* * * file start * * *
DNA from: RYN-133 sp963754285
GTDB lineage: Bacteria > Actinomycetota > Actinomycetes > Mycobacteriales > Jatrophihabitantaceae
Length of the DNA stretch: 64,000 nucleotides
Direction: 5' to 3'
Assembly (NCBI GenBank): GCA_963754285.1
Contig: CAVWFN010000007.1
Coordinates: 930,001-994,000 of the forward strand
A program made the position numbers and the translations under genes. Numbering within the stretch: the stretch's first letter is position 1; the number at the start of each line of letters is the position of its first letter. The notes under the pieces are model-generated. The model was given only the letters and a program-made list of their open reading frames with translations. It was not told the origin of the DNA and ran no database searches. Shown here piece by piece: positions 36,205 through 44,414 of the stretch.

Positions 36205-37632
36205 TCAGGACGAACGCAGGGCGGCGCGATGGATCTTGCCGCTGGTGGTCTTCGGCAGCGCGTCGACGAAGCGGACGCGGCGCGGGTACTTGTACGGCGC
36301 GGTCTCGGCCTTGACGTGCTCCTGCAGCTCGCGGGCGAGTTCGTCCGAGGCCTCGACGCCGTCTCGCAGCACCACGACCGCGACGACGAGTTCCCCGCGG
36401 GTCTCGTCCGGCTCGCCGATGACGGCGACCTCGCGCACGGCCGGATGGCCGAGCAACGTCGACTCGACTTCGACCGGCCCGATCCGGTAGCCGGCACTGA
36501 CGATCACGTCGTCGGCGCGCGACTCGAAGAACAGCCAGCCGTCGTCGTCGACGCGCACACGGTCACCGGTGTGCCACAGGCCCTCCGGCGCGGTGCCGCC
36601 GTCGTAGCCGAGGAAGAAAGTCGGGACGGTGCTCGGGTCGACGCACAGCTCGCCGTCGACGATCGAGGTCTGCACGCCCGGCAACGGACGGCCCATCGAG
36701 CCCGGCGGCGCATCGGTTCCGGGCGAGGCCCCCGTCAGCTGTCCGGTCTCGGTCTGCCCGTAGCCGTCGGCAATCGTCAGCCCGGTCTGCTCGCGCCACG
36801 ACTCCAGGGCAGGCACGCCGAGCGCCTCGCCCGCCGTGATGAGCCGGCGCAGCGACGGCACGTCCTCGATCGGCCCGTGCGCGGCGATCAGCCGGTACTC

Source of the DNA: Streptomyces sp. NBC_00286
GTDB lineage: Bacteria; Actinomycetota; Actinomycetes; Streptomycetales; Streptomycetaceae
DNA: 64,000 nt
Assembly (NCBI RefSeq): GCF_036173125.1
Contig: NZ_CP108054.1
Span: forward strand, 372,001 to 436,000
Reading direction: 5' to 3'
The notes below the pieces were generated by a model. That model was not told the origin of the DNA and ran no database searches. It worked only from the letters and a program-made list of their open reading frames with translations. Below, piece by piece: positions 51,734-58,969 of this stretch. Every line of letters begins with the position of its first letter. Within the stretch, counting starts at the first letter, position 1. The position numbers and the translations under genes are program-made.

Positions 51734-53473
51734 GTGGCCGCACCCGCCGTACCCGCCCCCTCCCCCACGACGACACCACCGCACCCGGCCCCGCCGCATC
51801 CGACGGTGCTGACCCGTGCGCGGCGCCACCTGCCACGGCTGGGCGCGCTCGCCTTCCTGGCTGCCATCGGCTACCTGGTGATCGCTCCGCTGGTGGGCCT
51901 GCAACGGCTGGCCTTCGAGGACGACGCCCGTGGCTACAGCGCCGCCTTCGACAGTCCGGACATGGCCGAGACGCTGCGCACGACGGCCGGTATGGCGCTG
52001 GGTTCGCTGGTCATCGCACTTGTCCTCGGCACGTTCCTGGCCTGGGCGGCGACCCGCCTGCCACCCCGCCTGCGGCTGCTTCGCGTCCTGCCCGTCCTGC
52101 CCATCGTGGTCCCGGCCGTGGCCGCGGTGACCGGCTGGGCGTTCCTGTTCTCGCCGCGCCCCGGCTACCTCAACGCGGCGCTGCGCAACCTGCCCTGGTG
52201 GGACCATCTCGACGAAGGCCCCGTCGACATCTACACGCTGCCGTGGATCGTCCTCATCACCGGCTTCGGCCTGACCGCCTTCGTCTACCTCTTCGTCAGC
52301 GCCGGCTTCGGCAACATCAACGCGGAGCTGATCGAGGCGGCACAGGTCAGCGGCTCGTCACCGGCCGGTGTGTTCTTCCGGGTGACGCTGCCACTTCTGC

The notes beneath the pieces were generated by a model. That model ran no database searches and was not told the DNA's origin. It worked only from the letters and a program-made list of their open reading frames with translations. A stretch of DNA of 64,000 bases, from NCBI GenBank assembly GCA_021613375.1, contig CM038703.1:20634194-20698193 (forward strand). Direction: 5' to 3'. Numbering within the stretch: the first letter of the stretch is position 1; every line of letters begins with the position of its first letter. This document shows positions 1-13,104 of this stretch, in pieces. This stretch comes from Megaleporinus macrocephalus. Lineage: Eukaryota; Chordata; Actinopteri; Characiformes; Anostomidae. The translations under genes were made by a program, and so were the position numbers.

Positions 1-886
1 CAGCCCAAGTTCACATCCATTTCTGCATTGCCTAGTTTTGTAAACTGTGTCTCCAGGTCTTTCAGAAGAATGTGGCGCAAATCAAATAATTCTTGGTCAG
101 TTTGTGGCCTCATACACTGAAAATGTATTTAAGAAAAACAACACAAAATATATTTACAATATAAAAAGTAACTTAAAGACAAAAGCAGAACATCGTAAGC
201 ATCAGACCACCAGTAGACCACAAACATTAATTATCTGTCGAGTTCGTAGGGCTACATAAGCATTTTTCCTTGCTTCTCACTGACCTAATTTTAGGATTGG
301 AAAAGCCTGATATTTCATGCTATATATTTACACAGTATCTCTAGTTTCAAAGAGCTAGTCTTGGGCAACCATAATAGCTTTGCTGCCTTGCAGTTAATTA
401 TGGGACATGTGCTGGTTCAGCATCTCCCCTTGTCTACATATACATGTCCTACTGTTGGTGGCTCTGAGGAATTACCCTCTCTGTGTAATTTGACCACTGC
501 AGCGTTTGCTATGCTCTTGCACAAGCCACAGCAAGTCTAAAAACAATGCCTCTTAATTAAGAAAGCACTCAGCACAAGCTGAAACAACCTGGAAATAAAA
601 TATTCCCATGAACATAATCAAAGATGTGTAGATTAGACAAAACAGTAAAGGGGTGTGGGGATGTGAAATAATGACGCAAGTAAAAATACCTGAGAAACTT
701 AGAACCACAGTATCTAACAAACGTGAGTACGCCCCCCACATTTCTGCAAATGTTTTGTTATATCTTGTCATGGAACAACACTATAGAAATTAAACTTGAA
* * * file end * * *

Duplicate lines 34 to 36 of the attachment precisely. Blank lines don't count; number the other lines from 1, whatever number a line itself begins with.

Positions 1-886
1 CAGCCCAAGTTCACATCCATTTCTGCATTGCCTAGTTTTGTAAACTGTGTCTCCAGGTCTTTCAGAAGAATGTGGCGCAAATCAAATAATTCTTGGTCAG
101 TTTGTGGCCTCATACACTGAAAATGTATTTAAGAAAAACAACACAAAATATATTTACAATATAAAAAGTAACTTAAAGACAAAAGCAGAACATCGTAAGC